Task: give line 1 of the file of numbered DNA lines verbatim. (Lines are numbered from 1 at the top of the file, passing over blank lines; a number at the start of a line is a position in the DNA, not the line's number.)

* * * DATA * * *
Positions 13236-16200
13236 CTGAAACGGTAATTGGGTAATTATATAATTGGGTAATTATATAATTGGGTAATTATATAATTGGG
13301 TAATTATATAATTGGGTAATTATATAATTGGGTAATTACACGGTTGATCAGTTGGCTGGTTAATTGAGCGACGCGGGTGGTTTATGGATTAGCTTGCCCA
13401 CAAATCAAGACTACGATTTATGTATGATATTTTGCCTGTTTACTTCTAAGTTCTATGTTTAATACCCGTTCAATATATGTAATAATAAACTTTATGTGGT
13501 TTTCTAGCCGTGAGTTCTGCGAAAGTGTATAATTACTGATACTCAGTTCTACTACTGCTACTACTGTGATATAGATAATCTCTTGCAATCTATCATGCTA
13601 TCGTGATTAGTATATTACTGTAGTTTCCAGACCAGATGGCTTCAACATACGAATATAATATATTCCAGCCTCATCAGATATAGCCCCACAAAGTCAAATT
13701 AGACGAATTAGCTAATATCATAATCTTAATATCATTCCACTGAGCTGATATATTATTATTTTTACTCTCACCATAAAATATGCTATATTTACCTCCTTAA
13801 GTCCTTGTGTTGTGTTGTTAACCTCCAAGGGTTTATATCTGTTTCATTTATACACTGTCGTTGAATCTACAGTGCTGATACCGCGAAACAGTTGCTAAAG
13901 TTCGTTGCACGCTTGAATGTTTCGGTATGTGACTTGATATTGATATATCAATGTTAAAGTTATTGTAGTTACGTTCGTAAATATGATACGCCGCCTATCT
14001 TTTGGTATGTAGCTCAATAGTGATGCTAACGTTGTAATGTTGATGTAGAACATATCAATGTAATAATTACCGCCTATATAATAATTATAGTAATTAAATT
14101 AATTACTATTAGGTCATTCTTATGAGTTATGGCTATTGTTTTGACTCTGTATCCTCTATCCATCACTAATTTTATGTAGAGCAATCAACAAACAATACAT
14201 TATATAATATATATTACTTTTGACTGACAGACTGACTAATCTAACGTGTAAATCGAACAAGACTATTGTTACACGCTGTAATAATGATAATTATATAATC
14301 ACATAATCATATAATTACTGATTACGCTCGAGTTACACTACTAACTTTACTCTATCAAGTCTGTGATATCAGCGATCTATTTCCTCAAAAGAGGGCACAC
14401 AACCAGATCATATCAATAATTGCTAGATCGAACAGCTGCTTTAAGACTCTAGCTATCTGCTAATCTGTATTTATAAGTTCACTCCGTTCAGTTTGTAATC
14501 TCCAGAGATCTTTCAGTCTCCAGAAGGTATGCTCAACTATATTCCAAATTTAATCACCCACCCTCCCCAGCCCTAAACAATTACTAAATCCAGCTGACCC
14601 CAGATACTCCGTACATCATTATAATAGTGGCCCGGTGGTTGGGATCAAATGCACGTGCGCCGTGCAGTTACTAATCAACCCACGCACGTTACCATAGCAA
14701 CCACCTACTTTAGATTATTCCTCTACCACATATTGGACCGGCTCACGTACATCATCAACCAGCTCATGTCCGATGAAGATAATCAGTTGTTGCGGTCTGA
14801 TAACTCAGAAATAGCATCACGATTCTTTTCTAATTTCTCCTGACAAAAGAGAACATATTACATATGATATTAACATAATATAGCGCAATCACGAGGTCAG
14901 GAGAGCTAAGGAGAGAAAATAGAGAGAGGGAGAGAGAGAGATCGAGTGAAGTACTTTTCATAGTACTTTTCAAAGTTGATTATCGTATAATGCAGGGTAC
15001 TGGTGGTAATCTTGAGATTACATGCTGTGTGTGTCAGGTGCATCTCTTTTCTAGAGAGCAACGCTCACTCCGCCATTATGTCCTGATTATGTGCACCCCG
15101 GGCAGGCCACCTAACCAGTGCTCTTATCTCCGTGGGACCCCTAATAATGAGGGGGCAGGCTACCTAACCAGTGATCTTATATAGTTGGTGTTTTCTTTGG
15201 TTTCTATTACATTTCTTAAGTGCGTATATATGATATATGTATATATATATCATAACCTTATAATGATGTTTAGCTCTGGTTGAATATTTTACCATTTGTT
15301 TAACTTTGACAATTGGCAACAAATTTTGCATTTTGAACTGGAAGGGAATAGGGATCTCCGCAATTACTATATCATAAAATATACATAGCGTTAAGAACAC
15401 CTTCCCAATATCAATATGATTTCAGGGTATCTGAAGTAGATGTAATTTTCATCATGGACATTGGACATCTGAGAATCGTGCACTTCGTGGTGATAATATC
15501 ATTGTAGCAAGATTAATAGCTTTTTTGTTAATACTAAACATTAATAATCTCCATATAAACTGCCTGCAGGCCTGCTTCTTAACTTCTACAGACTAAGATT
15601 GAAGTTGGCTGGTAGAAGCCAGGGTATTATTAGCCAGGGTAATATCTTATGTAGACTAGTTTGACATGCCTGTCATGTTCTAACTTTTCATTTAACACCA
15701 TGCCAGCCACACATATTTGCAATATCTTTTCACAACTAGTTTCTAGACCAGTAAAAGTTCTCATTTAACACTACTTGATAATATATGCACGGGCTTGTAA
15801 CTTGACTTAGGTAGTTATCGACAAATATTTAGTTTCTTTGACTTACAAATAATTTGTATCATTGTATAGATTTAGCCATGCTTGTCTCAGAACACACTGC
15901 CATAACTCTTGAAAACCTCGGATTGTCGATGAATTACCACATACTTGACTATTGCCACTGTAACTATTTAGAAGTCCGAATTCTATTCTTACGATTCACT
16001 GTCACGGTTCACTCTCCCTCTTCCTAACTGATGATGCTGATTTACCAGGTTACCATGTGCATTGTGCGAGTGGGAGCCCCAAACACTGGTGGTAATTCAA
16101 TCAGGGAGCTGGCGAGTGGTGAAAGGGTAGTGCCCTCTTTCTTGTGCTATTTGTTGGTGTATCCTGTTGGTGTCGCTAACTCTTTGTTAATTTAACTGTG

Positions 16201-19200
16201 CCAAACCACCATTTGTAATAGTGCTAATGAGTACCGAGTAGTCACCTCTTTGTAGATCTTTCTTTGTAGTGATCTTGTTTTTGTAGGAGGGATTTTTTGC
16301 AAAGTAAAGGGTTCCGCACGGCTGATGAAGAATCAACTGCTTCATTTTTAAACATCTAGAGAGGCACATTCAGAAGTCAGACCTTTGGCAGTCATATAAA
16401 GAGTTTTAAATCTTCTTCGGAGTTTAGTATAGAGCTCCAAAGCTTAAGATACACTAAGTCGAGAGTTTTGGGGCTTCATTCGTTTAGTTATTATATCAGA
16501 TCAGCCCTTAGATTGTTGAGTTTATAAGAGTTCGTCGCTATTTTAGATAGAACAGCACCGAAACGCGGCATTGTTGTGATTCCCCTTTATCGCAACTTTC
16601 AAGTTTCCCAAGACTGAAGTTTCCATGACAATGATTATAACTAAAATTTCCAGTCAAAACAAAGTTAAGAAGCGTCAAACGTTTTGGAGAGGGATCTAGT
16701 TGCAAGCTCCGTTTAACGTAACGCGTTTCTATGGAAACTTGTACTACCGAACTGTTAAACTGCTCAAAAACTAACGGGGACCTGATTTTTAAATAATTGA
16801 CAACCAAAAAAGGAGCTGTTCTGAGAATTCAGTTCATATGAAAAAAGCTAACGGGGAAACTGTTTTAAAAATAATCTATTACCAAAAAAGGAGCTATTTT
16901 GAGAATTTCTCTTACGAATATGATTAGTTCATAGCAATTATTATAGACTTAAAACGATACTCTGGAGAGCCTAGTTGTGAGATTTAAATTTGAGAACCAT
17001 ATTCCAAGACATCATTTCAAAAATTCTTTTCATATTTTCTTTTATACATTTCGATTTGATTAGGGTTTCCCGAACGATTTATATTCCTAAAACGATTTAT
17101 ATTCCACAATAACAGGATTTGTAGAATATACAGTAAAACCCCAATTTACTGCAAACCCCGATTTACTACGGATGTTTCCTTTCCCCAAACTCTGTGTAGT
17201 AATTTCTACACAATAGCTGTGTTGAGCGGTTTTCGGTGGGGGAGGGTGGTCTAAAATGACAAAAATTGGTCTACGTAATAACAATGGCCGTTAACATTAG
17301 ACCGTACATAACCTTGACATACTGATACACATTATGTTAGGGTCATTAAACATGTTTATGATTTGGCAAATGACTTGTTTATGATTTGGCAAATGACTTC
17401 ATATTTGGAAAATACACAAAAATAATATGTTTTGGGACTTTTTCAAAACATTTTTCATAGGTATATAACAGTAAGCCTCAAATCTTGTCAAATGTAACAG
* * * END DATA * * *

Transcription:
Positions 13236-16200